Oscar Nominated Editor Jeff Groth Discusses the Two Mouse Approach When Editing with Director Todd Phillips, Joaquin’s Decision to Reshoot Several Scenes as Arthur Fleck Evolved, and the Thomas Wayne Confrontation Dilemma in Joker

“Shooting is the price you pay to get in to the editing room.” That is the mantra Joker director Todd Phillips uses when describing his passion for the editing process. The director’s love for the process is evident when you see the two-mouse editing console used by Joker editor Jeff Groth works. Groth, who is Oscar nominated for his work on Joker, has a left-handed mouse for himself and a right-handed mouse ready for Phillips to jump in at a moment’s notice.

This is Groth’s third collaboration with Phillips, following The Hangover III and War Dogs. The final film in this oddball trilogy resulted in over one billion dollars at the box office and a record eleven Oscar nominations for the R-rated comic book film. It should come as no surprise when Groth says, “If I can work with Todd Phillips for the rest of my career it would be kind of a dream come true.”

Awards Focus spoke with Groth ahead of the Academy Awards ceremony, discussing Joker’s Oscars nominations, controversy surrounding the film’s premiere and Joaquin’s evolving process as he crafted Arthur Fleck.

Awards Focus: When did you first hear word on Joker, and when did you get access to the script?

Groth: I heard about it from Todd and I was immediately interested, the idea to break away from the comics was very exciting to me. It was probably six months ahead of when they had the finished script.

'Joker' Editor, Jeff Groth
‘Joker’ Editor, Jeff Groth

AF: Todd allowed Joaquin to improvise and they also shot completely alternate takes. He seems to be very collaborative, not “by the book.” Would you agree?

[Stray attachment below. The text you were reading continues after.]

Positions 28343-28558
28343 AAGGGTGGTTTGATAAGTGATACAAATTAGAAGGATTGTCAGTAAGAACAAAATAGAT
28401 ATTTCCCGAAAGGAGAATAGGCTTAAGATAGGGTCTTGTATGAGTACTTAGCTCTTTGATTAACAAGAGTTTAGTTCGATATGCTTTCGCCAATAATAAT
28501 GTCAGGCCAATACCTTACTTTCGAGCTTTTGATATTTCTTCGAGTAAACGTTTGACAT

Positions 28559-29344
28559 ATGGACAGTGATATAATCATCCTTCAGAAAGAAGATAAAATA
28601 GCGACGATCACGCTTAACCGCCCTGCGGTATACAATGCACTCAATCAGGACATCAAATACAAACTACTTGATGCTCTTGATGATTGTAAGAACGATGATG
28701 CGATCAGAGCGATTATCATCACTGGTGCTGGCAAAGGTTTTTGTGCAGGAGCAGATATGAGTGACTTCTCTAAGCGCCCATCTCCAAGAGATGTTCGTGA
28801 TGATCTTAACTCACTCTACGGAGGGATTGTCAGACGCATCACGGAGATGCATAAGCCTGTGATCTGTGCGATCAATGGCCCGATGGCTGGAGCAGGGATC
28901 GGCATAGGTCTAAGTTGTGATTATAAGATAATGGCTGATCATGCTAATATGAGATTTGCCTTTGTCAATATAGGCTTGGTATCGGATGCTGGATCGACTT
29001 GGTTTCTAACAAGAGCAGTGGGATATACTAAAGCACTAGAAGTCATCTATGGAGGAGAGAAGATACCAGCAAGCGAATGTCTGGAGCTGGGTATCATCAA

Groth: I don’t know if I’ve had a “by the book” director. I definitely tend to have a strong back and forth collaborate with everyone that I’ve worked with so far. Todd is definitely one of those.

If there’s something worthwhile that Joaquin has done in regard to improvising, I don’t have to fight to keep it in. Everyone wants it in the film.

AF: You’ve worked with Todd on a few projects in a row, is it important for you to remain loyal to directors? When you think of collaborations like editor Thelma Schoonmaker who and Martin Scorsese, who have worked together for nearly 40 years.

Groth: That is a really flattering comparison first of all. I mean, if I could do that I would. If I can work with Todd for the rest of my career that would be kind of a dream come true. There’s a lot of trust that he gives as well as the space to do what I need to do.

Once production stops, Todd is in the room with me all day everyday. It probably sound intense, but I can’t think of anybody that I’d rather spend time with in the editing room.

AF: Todd love the editing process, we hear he can work in Avid. Can you expand a little bit on that kind of shoulder to shoulder partnership? 

Groth: Yeah, I mean, I’ve often heard him say, “Shooting is the price you pay to get in to the editing room.” He loves being in there and knows what he’s doing. He comes from a background in documentary filmmaking, and those films are all about the edit.